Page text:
"Some of these include failing to break at a stop sign" - is a bit harsh. Failing to stop maybe, but what exactly is it they are supposed to break?

Quixotic Californian crusade to officially recognize the hellabyte and hellagram is going hella nowhere

terrythetech

Re: B, H

In my experience resistor values are often written as e.g 4k7 1M5 etc. R is often then used for values less than 1k0 e.g 470R, 1R5. i.e. it is a resistor, we know it is ohms so we leave that bit out unless it is less than 1k0 when we use R. Though for the life of me I can't imagine ever needing a 1H5 resistor.

NHS awards £23m two-year deal to controversial Peter Thiel AI firm Palantir

terrythetech
Headmaster

Re: Names, addresses and DNA samples of most people in the UK.

They may well say they have deleted it but how will they prove it. It will almost certainly still exist somewhere. That's the problem with digital data - it is so easy to copy.

I am concerned about Palantir's involvement - see here from June 4th

https://www.opendemocracy.net/en/opendemocracyuk/we-must-be-told-what-cummings-and-palantir-are-doing-nhs-data/

Court orders encrypted email biz Tutanota to build a backdoor in user's mailbox, founder says 'this is absurd'

terrythetech

And yet the petition to UK gov about this very thing has less than 1000 signatures

https://petition.parliament.uk/petitions/554027

UK infoseccer launches petition asking government not to backdoor encryption

terrythetech
Big Brother

Re: Once more with feeling....

And how many people will even know how. let alone why they should care :(

I've emailed all my contacts (I don't do social media) urging them to sign and pass it on with a link to this article and a brief description of why we should care, as most of them don't even know about this let alone the implications.

New lawsuit: Why do Android phones mysteriously exchange 260MB a month with Google via cellular data when they're not even in use?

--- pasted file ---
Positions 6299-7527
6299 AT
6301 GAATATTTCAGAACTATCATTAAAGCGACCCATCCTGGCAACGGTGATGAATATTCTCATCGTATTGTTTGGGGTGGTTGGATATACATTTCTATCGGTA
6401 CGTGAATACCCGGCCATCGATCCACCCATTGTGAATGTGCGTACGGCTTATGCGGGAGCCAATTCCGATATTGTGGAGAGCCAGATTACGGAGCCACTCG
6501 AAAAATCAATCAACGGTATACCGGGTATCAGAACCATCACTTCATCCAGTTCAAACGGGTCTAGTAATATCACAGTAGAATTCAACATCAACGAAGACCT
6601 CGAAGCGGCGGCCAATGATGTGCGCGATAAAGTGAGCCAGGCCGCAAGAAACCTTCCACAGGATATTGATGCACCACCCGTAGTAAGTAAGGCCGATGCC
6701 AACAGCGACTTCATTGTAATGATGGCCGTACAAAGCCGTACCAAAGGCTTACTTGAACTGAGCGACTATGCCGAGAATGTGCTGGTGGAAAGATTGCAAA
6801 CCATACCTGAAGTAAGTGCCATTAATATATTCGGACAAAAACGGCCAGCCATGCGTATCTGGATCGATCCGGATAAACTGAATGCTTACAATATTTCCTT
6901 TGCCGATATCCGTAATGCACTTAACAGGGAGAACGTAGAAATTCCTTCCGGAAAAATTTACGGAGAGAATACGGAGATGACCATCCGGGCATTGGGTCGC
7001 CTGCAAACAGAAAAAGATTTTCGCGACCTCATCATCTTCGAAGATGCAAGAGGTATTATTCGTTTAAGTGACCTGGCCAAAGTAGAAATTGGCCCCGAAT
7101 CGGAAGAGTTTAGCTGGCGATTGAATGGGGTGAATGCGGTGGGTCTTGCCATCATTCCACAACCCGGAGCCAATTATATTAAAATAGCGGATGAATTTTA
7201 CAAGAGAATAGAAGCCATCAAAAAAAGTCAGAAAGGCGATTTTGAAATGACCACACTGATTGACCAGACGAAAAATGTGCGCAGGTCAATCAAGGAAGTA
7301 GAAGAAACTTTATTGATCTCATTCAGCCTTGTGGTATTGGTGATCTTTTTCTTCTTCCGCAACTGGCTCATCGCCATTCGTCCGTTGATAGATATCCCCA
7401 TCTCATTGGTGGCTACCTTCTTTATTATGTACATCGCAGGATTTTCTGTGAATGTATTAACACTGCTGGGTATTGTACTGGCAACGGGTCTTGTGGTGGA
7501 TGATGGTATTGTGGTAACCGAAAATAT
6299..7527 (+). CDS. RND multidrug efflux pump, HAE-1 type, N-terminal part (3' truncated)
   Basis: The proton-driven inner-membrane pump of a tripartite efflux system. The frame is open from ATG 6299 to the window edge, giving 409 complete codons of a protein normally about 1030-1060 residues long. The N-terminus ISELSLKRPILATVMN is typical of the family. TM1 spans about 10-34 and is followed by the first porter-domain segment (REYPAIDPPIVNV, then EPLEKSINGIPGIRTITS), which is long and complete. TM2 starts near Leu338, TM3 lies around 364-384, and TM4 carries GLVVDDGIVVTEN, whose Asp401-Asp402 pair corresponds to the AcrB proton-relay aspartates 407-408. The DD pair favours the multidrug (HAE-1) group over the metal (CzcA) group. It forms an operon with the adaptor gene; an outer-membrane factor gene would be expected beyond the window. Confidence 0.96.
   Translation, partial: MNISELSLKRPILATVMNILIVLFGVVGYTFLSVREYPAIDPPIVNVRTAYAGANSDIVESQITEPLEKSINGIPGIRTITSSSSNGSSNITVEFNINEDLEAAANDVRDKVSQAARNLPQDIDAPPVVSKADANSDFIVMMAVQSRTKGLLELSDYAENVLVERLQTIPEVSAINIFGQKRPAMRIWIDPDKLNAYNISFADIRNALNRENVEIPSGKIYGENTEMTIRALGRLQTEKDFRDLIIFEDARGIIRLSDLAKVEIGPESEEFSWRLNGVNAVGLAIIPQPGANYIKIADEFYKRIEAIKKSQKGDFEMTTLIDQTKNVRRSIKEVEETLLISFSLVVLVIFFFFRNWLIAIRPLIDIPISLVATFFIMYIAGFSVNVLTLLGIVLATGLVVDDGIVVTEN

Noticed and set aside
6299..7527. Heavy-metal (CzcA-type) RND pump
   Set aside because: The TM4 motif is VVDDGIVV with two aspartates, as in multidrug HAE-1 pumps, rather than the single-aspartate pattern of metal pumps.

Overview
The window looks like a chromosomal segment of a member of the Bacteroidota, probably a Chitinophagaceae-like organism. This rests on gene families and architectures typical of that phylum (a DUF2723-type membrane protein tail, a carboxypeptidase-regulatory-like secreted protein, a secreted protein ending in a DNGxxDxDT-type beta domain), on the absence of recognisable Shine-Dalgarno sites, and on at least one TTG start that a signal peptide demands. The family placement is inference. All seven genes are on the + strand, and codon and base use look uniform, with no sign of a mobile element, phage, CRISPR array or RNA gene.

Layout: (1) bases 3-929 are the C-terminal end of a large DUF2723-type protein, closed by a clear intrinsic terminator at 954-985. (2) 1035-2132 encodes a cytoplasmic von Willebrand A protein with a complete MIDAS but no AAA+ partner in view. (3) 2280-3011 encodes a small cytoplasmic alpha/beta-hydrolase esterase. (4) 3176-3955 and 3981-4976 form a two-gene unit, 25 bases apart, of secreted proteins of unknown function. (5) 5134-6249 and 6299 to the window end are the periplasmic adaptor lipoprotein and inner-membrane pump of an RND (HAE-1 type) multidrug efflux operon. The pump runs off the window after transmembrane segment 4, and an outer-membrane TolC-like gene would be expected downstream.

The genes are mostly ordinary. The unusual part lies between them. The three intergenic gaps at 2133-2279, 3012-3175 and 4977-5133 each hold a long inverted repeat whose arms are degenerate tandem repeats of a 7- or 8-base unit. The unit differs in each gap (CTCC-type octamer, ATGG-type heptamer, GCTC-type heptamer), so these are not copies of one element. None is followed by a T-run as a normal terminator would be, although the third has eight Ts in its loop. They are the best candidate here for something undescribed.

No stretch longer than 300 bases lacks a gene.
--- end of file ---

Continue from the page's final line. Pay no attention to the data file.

terrythetech

Is the actual cost really the point here. It is the fact that allowance is used without the user knowing. I see lots of stuff about turn this or that off on this site but your average smartphone user i.e. 99.99%* of users know absolutely nothing about this theft let alone how to prevent it.

*OK that is a guess it could be 99.999% of users

IKEA Croydon (FYI: that's a place in outer London, not a type of DIY cabinet) likes things in pairs, from chimneys to bork

terrythetech
Happy

"the sound of relationships ending"

I misread the first screen as "Let's finish setting up you divorce"

Five Eyes nations plus Japan, India call for Big Tech to bake backdoors into everything

terrythetech
Coat

Re: Can never work

ASCII porn - ah, those were the days.

Remember the days when signs were signs and operating systems didn't need constant patching?

terrythetech
Facepalm

I wonder why so many of these screens exist. An old fashioned cardboard printed sign would do in this, and I guess, many cases. Illuminated with a few LEDS if you want to make it look important. FFS if you want it computerised an Arduino with the relevant shield ought to be enough.

Peer-to-peer takes on a whole new meaning when used to spy on 3.7 million or more cameras, other IoT gear

terrythetech

Re: some folks don't even know how to log into their routers

Replace "some" with "virtually all" and you are nearly there.

Bill Gates debunks 'coronavirus vaccine is my 5G mind control microchip implant' conspiracy theory

terrythetech

Re: Teach your children

"Plus, once everyone else is dead, we get the privilege of taking over the remains"

Do you think that "we" are not the ones going to be dead :)

I've heard people making similar claims about we need a war or erm, a pandemic, to help reduce overpopulation not realising they are just as vulnerable as everybody else.

Trump gloats, telcos weep, and China is furious: How things stand following UK's decision to rip out Huawei

terrythetech

No, Blair was New Labour - a whole different kettle of poo, er, fish

You may be distracted by the pandemic but FYI: US Senate panel OK's backdoors-by-the-backdoor EARN IT Act

terrythetech
Unhappy

Re: Don't use centralised, commercial services

They may not be going for banking transactions but once the encryption is broken...

... or maybe there is an exception for banking and financial trading. Is there?

terrythetech
Facepalm

Re: Not Good.

and making pi 3 would make life so much easier

terrythetech

Re: Pssst... wanna buy some strong crypto?

https://www.theregister.com/2020/07/02/encrochat_op_venetic_encrypted_phone_arrests/

just goes to show you can't trust who you buy your encryption from

Brit police's use of facial-recognition tech is lawful, no need to question us, cops' lawyer tells Court of Appeal

terrythetech
Unhappy

Wedge

thin end of.

Worried about where the thick end is

Huawei wins approval to plonk £1bn optical comms R&D facility in UK's leafy Cambridgeshire

terrythetech
Coat

Boy, that is a weird kebab!

Only true boffins will be able to grasp Blighty's new legal definitions of the humble metre and kilogram

terrythetech
Boffin

Re: Probably not entirely a bad thing but ...

We do know the exact speed of light in a vacuum as it is defined not measured. I was working in a uni physics department when the change happened and the 'measure the speed of light' experiment had to be abandoned.